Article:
Nowakowski said the plan will cost the MTA between $15 million and $20 million. About three-quarters of the money will go toward expanded labor costs, including hiring signal workers who will be stationed at key railroad locations round-the-clock to more quickly respond to issues impacting service. The remainder of the cost will go toward contracts for new services and technology, including third-rail heaters and track switch covers.

Railroad officials said they expect the funding to be including in the MTA’s next operating budget, a draft of which will be proposed in July. The budget is typically about $15 billion.

Some board members praised the plan, including LIRR Commuter Council representative Ira Greenberg, who called it a “meat and potatoes list of things that are going to be done.”

But board member Scott Rechler, who represents Gov. Andrew M. Cuomo, said he was disappointed by the plan, which he criticized as overly “complicated.” One bullet point in a news release about the plan touted the LIRR’s intent to “realign track maintenance to conform with signal subdivisions to better coordinate maintenance activities.”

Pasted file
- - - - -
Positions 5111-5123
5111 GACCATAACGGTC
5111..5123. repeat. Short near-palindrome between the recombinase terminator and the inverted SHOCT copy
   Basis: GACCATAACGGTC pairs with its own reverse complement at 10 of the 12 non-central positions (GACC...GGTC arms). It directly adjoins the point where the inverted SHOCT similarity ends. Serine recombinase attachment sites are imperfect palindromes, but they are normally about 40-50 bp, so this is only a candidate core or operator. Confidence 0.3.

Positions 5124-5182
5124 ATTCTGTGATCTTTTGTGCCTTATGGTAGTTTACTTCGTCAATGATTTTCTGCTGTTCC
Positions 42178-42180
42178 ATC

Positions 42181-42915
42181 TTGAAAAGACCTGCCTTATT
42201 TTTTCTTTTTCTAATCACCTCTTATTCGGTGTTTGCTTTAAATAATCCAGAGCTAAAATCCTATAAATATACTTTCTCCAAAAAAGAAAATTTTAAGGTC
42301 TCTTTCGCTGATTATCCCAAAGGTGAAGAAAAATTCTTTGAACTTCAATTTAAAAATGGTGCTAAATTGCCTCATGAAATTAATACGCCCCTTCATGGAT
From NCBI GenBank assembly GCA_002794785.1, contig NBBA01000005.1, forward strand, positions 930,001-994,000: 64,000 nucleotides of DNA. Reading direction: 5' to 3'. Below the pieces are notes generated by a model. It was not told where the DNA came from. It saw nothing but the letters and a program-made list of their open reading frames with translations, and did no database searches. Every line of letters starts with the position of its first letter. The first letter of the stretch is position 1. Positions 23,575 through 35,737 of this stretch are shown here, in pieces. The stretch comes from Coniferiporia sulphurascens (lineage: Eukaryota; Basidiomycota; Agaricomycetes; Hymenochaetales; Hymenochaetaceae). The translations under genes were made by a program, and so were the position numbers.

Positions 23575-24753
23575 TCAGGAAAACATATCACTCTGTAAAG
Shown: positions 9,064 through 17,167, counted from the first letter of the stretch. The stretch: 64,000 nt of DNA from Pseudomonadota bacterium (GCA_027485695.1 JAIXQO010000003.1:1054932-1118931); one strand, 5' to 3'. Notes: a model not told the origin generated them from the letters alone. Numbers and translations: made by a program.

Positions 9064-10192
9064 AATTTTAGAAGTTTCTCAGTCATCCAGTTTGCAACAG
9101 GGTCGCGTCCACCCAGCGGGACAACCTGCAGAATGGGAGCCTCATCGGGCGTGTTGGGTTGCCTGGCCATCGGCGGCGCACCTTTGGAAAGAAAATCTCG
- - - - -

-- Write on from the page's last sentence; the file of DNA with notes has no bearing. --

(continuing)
“You have a lot of things on this paper, but it’s hard for me to even say what these are,” Rechler said. “If we can’t communicate a well-thought out, well-communicated, easy to understand plan to our customers, they’re not going to believe we’re doing anything.”

Nowakowski called the plan a “living, breathing document” that will evolve in coming months, as different initiatives are advanced and more information about how long they will take becomes clear.

He said a key priority in the plan is measuring, and reporting to the public, the impact from the plan — including on ridership and on-time performance — and its timeline.

The plan will also look to improve communications with customers, Nowakowski said, including by improving wireless connectivity at Penn Station and Atlantic Terminal in Brooklyn and providing “professional announcer training” for employees.

Nowakowski said strengthening communications also means soliciting better feedback from customers. The railroad will do that through monthly telephone surveys with customers and face-to-face sessions with riders attended by top railroad management at key stations.